Marrakech is a great place for a cook to live and work as the gods who decide on such things have produced a perfectly balanced script from which the mortals work from. The produce is great, the clientele and local people, who you’ll be relying upon, equally so. There is a wonderful food culture in the country that spans and accommodates the old Berber influences through the French colonial era to the modern day. The climate is glorious, I think the tourist authority boasted of 300 days of blue sky each year, so many of the most enjoyable addresses will open air to take advantage of the clement days and evenings.
Where to start. We used to spend the days at the Beldi Day club. A super setting, with pool, day beds and good local food for a light lunch. The best places effortlessly integrated the local plants and flora, with mandatory bougainvillea draped across the walls and palm trees that stand erectly at the doorways. Softly coloured tadelakt walls affirmed the comfort of a place, the arches and trellising spoke of its heritage.
The old Medina is a UNESCO protected town, where a thousand old stone Riads cluster around the venerable Place Jemaa El Fna, the beating heart of the city. At any hour of the day, you can come here to shop and barter in the souks, eat, or listen to the music or story tellers. The evenings are particularly magical as fires light up the sky and incense burns and perfumes the warm evening air. Just off the square is Riad El Fenn. One of the best hotels I’ve ever stayed in. A confession, the managers were great friends and we spent many memorable days here whilst we lived in the town, and went back years later to stay for a proper holiday. Every space is beautiful decorated, every moment wonderfully curated.
Fred is French, a partner in the business and also managed the place. He cared deeply about food and made their restaurant one of the top addresses in the town. We’d have excellent breakfasts on the roof terrace, where they served us Moroccan breads and pancakes with honey or homemade preserves, accompanied with freshly squeezed orange juice and Moroccan coffee.
No visit to Marrakech is complete without a drive into the Atlas Mountains, beneath which the old Titan apparently sleeps. We had a friend with a house in Ouarzazate, the town nicknamed ‘the doorway to the desert’ where many famous movies have been shot, including scenes from my favourite, Lawrence of Arabia. One year, this friend and his wife invited us to celebrate the festival of Eid al-Adha when Ibrahim was ordered to sacrifice his son Ismail, though at the last minute Allah replaced Abraham’s son with a sheep that was sacrificed in his place, and thereafter this is how the event is commemorated. Anyway, we loaded the cars, ours with our beloved Boxer in the back, Rachid and Fouzia with a trailer that carried the live sheep.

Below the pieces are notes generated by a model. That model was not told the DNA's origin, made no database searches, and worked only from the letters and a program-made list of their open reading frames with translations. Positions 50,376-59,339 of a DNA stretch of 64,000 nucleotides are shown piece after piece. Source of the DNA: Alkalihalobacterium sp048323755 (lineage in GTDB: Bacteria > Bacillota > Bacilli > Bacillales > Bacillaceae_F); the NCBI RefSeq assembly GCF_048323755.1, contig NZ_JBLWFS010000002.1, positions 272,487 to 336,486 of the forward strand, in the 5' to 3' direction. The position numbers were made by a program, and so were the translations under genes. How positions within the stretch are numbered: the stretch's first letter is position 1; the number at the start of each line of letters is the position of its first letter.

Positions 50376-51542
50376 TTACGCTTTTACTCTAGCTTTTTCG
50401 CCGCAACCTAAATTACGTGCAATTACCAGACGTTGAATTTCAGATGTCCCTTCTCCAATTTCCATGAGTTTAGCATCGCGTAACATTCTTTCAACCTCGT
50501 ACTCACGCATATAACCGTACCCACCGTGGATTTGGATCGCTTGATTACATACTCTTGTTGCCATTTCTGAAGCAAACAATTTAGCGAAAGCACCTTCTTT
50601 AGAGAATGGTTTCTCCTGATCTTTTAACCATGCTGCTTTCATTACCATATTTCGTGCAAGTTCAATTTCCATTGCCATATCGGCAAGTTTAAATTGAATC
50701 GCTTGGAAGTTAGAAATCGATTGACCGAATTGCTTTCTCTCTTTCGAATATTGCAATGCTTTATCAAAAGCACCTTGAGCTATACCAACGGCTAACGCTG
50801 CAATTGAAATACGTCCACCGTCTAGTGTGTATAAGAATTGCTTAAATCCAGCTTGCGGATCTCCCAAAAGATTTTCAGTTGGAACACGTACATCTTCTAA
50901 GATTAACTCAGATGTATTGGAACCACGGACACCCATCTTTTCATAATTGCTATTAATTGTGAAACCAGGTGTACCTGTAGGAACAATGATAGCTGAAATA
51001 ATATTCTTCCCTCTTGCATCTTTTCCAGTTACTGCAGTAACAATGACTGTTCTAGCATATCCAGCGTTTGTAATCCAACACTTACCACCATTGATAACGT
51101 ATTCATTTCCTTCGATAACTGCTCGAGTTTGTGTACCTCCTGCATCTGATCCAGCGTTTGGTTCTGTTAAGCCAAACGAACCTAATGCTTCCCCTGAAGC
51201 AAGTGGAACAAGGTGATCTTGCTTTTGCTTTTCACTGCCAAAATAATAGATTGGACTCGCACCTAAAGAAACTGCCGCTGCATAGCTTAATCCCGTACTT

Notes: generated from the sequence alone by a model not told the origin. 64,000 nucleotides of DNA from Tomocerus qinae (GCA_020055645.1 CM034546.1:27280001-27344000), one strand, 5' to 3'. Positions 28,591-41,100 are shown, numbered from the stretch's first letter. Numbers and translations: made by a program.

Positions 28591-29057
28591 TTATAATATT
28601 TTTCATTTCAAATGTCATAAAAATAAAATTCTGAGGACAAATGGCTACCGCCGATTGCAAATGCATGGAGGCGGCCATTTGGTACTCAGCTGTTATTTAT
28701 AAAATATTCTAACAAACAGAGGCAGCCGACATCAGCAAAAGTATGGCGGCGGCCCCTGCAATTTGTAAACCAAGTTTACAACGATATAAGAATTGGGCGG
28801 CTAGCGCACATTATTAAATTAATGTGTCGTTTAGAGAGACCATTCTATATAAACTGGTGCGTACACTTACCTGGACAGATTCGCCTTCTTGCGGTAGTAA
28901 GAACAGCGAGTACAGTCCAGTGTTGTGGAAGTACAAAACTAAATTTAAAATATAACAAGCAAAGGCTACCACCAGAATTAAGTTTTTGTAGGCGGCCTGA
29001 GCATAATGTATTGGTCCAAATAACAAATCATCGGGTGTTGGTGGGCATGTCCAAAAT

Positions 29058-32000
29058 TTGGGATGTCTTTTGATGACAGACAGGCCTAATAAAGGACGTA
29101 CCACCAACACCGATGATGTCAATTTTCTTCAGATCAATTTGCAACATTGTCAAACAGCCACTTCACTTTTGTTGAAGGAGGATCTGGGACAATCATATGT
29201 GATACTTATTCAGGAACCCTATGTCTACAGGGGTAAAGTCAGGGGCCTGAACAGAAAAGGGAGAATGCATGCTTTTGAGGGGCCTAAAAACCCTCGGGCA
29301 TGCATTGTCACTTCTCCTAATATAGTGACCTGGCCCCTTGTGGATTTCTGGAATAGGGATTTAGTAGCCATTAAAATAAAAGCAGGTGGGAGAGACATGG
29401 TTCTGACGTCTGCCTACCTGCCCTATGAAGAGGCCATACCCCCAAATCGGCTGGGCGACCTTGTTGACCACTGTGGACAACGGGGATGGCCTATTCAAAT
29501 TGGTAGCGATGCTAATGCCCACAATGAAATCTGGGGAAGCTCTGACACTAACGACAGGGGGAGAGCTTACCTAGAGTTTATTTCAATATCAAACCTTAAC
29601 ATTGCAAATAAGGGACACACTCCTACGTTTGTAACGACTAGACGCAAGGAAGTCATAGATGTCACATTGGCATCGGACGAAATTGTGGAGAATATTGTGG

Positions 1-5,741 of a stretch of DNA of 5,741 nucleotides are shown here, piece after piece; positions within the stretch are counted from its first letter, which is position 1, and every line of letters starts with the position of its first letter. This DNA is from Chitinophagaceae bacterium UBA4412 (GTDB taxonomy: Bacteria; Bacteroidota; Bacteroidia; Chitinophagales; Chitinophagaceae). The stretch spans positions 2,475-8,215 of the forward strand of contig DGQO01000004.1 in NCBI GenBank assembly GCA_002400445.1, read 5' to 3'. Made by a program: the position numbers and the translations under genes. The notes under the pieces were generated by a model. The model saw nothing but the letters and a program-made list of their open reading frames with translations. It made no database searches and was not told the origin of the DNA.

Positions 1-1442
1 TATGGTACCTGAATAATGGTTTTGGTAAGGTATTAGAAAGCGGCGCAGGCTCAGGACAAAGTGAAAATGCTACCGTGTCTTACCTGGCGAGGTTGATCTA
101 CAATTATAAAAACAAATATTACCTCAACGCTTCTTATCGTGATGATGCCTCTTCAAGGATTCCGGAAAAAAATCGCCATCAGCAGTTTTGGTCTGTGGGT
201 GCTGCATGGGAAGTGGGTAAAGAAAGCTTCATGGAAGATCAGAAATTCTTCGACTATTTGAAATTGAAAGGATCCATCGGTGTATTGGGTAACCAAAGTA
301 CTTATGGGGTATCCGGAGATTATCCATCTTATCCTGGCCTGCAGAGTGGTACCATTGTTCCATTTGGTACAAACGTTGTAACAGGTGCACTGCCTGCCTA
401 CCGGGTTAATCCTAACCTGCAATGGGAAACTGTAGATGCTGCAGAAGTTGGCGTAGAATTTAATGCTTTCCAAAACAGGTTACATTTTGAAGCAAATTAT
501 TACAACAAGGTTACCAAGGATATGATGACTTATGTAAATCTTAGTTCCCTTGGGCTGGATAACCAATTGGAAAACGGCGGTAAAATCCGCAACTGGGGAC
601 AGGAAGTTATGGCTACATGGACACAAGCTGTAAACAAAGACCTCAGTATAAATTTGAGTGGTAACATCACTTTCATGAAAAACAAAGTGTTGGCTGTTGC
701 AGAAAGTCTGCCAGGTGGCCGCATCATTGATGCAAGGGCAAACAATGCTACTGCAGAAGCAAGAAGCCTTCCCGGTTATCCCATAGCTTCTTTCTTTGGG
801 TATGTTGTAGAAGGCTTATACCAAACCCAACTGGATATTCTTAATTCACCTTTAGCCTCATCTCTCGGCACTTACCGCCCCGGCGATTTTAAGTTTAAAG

We drove across the stunning snow-covered mountains stopping half a dozen times for refreshments and to let the sheep and Oliver the Boxer stretch their paws and hooves. The two of them seemed to get on famously, chasing and jumping on each other. Hours later we arrived at Rachid’s house in Ouarzazate where his guard took the sheep away as we installed ourselves. An hour later we were eating the fried liver of the sheep and Oliver the Boxer was happily chewing on one of the bones of his erstwhile pal. Over the coming week we ate our way through the animal, culminating with the last meal before our return of Sheep’s Head Couscous. Absolutely delicious.
Soon after we opened Casa Lalla, our own Riad, with eight rooms and a dining area on the terrace that sat sixteen. I had a great time making five course menu degustations, that changed daily allowing me to shop for ingredients every morning, with new combinations in mind. The quality of the products were excellent, so it was pleasure to cook here. There was a French farmer who cultivated his own ducks and Foie Gras, super fish from the Atlantic and the tastiest vegetables and fruits. I drew inspiration from the local cuisine and created my own interpretations of their dishes. Some particular favourites were the (individual) Tagine of Quail, where I inserted a half a Date beneath the skin on the breast. Dusted them with cinnamon, saffron powder, caramelized them and then stewed them with sliced onions, preserved lemon and a little water that became a delicious jus. Another dish was my Monkfish Pastilla. The original Moroccan recipe is Pigeon, or Chicken, wrapped in filo pastry and baked. It is absolutely delicious and when I am on death-row in the US, this will definitely be my last dinner. Anyway, I did my version with Monkfish tail, caramelized with saffron, then wrapped in Savoy Cabbage leaves. The filling also included sliced, fried onions, coriander, cinnamon, and the subsequent liquid is added to a lightly scrambled egg. Everything is placed inside the cabbage leaves, sealed and baked. I sat the pastilla’s on an acidic apple purée and decorated it with lines of cinnamon and icing sugar. I thought it was delicious, though in the words of Mary Rice-Davies, “he would say that, wouldn’t he?” We also served a Red Mullet with couscous, spicy vegetables and parsley sauce, where the fish with decorated with the traditional confited onion and sultanas, flavored with cinnamon.
Owning the Riad was one of the best experiences of my life, as I had a house that was continuously full of people, people who weren’t working the next day and were happy to sit up until the early hours and were forced to listen to my monologues as they had paid for a whole week and we didn’t give refunds. I suppose we are all expected to accumulate as many life experiences as possible so that in our dotage we are never alone, as we can revisit our memories, even better, our shared memories, ones that might bring colour or happiness to an otherwise sad or rainy day. My years in Marrakech would definitely be amongst them.